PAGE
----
The sponsor would, therefore, need to commission a market study of projected demand over the expected life of the project
By Michael Tichareva
As the Zimbabwean economy recovers under the 5-year National Development Plan 1 following a largely successful but painful implementation of the Transitional Stabilisation Programme, the country needs to be ready for major infrastructure development in the years to come.
This requires the country to develop the relevant skills among its people for infrastructure development and financing.
Over many years of experience on project financing, we have witnessed poor project preparation as one of the main reasons for slow infrastructure rollout in many countries.
Project sponsors need to assemble a competent and experienced team to prepare a bankable project.
It can easily take several years to prepare a bankable project, and it can cost anywhere between 5% and 10% of total project costs.
A bankable project must have a solid technical and financial feasibility study prepared by a multi-disciplinary team of engineers, finance experts, quantity surveyors, project managers, legal advisors, lawyers and environmental specialists depending on the nature and complexity of the project.
A project feasibility study considers the appropriateness of the project design relative to the needs to be serviced, including social, environmental and legal issues.
Issues such as site selection, capacity to implement, phasing of the project, availability of major inputs, project cost, price of the final products to users and market existence must be analysed to assess commercial viability based on current and projected market conditions.
Additional factors include the potential for unanticipated delays and the project’s operating characteristics such as useful life, reliability, efficiency, required maintenance, and vulnerability of project technology to innovation.
A good feasibility study should focus on both the “hard” construction costs and an initial estimate of the project financing and development costs.
Estimating financing and development costs is a difficult call in the early stages as the interaction between costs and revenues will not have been fully tested yet. However, with experience, a good estimate can be made.
Market, revenue and costs analysis
Analysis of supply and demand, hence the revenue and costs, under various market conditions is an important step in project preparation.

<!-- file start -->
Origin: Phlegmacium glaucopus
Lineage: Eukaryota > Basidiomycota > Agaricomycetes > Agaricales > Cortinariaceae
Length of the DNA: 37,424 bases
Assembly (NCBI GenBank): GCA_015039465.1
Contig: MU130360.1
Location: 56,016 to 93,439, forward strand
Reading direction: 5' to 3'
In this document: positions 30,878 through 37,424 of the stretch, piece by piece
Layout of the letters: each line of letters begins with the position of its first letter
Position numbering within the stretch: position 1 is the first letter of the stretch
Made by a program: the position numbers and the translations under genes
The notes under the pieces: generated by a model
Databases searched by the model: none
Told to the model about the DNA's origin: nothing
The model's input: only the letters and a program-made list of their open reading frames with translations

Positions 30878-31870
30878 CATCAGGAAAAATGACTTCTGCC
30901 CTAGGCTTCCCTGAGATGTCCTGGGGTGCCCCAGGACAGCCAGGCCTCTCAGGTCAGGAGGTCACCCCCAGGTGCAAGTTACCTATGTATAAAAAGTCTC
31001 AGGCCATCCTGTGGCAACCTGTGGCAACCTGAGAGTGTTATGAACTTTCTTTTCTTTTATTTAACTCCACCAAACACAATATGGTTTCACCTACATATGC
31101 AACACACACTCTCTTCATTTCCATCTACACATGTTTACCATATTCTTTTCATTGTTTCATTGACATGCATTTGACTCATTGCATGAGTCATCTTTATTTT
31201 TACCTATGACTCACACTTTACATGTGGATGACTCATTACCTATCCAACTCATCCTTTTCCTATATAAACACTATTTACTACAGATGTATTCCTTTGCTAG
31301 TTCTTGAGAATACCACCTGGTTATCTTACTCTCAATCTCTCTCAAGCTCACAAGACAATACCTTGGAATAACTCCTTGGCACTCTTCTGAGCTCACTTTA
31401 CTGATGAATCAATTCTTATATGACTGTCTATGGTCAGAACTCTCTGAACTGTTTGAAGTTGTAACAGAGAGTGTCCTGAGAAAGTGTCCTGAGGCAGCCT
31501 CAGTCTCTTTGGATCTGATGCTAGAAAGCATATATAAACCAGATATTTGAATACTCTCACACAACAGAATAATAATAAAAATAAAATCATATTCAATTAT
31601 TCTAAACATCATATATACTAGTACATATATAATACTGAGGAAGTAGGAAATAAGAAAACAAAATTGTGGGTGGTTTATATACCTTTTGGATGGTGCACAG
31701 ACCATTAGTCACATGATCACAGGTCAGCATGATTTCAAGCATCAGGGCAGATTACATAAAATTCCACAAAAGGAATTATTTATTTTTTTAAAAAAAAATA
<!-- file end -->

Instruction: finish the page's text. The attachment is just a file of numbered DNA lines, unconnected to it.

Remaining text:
Assuming that a project is completed on schedule and within budget, its economic and financial viability will depend primarily on the marketability of the project’s output.
Off-take agreements with strong counterparties are important to guarantee revenue. In the absence of an off-take agreement, the products would be sold directly to the market on an on-going basis at unknown future prices.
The sponsor would, therefore, need to commission a market study of projected demand over the expected life of the project.
Such a market study must confirm that, under a reasonable set of economic assumptions, demand will be sufficient to absorb the planned output of the project at a price sufficient to recover the full cost of production, enable the project to service debt, and provide an acceptable return to equity investors.
A market study should generally include a review of competing products and their relative cost of production, an analysis of the expected life cycle for the project output, and an assessment of the potential impact of technological obsolescence.
It is also extremely important to assess the impact of potential regulatory decisions on production levels and prices, and ultimately the profitability of the project.
For very large projects, it may be important to obtain certain guarantees from the government for a minimum period to ensure the impact of any regulatory decisions during the life of a project is not adverse.
Such guarantees assist in managing regulatory and political risks.
Projects that have a single product whose price may vary widely, such as most commodity-based projects, are particularly vulnerable to changes in demand and may need to hedge against product price risk.
Off-take agreements from strong counterparties and certain guarantees become particularly important for hedging.
There are also risks on the raw material supply side. Projects whose success or failure relies heavily on the price of one raw material may also require an input supply agreement on guaranteed prices.
Financial modeling is another particularly important aspect of project preparation, especially when engaging investors. A financial model reflects, in dollars and cents, the provisions made and reached in project agreements.
This must include reasonably accurate assumptions with regard to revenue and costs.
Metrics such as the internal rate of return, the net present value, pay-back period, debt coverage ratios and their acceptability must be analysed.
The financial model often considers, through sensitivity analyses, the impact of construction delays, cost overruns, adverse regulation, the inefficiency of the project relative to existing and projected competition, interest rate fluctuations, unavailability of major project inputs, and major unanticipated inflation and volatility in foreign exchange rates.
Michael Tichareva is the Managing Director of National Standard Finance Africa. He can be reached on firstname.lastname@example.org
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